Himalaya Fall 2018: Polish Team to Attempt Seldom Climbed Manaslu East

1280px Sunrise%2C Manaslu

The fall climbing season in the Himalaya is starting to ramp up, with teams now arriving in Kathmandu ahead of their departure for the mountains. As previously noted, much of the activity this autumn will take place on Manaslu, although there are some big plans for other other peaks across the region too. But one of the most interesting expeditions to follow in the weeks ahead will no doubt be an attempt by a Polish team to summit that mountain along a very difficult, and seldom used, route that hasn’t been successfully completed in more than 30 years.

According to ExWeb, the Polish team is led by veteran climber Rafal Fronia, who is joined by seven of his countrymen. The squad will be attempting a route that has been completed just once, when legionary alpinists Jerzy Kukuczka and Artur Hajzer did it back in 1986. The line goes up the 7992 meter (26,220 ft) Manaslu East, which is challenging enough in its own right. But from there, the team will traverse over to the main summit of Manaslu in a single push.

This expedition is meant to be a training climb of sorts, preparing the Polish mountaineers for future projects that will take place in the Himalaya during the winter. We all know that the Poles intend to return to K2 during the winter in 2020 and this could be a way for them to get ready for that attempt. Fronia was on that mountain this past winter with the Polish squad, but had to be evacuated after a falling rock struck and broke his arm.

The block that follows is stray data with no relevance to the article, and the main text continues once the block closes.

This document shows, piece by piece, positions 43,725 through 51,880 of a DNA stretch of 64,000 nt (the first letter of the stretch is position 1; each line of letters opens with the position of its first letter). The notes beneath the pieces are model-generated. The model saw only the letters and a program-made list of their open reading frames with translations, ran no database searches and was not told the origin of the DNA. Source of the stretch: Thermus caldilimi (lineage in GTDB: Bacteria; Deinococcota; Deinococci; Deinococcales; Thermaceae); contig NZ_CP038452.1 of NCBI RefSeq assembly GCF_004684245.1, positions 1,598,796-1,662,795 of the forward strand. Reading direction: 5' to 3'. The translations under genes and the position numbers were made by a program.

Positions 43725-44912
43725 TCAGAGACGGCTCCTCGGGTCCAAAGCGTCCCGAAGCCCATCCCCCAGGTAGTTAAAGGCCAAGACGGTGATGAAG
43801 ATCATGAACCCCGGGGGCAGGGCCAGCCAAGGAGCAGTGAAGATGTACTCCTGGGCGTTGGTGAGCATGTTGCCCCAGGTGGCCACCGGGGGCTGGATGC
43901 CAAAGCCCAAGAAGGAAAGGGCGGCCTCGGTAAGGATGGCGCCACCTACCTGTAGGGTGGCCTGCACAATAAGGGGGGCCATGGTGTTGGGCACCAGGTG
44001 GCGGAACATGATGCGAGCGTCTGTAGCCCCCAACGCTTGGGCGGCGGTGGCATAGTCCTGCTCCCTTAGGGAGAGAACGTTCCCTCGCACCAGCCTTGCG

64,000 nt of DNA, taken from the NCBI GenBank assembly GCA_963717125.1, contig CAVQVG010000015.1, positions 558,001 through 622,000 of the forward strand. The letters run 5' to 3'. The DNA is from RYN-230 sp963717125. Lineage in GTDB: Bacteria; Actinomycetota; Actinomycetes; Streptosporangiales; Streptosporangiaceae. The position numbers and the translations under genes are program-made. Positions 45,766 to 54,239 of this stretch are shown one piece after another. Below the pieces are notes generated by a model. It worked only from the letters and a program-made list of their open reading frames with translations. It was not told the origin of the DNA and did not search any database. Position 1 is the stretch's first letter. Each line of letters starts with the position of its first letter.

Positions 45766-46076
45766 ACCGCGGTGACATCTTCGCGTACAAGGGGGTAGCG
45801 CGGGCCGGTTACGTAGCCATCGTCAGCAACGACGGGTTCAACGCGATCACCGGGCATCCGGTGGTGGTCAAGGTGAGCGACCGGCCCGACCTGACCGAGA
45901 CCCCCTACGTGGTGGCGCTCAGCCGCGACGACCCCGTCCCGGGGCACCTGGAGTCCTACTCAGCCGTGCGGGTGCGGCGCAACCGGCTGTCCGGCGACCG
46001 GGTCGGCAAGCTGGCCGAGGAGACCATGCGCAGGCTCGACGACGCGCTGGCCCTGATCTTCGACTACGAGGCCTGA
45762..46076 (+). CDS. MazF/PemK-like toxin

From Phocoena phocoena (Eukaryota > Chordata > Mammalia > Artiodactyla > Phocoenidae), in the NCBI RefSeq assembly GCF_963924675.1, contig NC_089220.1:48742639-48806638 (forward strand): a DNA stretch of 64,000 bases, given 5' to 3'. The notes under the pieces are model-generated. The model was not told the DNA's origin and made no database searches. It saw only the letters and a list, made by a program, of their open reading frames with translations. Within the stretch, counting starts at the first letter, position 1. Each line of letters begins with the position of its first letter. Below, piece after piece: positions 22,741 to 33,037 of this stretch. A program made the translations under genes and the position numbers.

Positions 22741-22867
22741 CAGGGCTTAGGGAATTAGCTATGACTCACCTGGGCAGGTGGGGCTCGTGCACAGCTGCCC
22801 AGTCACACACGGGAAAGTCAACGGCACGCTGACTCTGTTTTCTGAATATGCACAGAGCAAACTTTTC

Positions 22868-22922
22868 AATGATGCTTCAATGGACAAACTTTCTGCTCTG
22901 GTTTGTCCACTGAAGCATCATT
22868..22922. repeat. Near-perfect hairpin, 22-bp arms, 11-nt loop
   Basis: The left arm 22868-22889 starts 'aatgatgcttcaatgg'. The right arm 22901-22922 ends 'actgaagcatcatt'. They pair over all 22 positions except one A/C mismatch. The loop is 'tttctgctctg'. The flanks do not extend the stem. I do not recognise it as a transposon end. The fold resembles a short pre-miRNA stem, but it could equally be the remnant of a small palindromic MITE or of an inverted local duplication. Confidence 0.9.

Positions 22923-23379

The eight-person team arrived in Nepal last week and are already en route to Manaslu. They expect to summit sometime in early October provided everything goes as planned.

This isn’t the only team of Poles looking to make history in the Himalaya this fall however. The two-person team of Monika Witkowska and Joanna Kozanecka have also set their sights on Manaslu this fall as well. The two ladies will be climbing along the regular route, but what sets their endeavor apart is that they are attempting the expedition independently. They’ll climb completely on their own without Sherpa assistance or as part of a larger commercial squad. If they manage to summit, they’ll be the first female climbers to finish such a small, lightweight, alpine style ascent. They too arrived in Kathmandu last week and are now trekking to the mountain.

The autumn climbing season is just now getting ready to commence, so there will be plenty of updates and news to follow soon. It should be an interesting fall.

Kraig Becker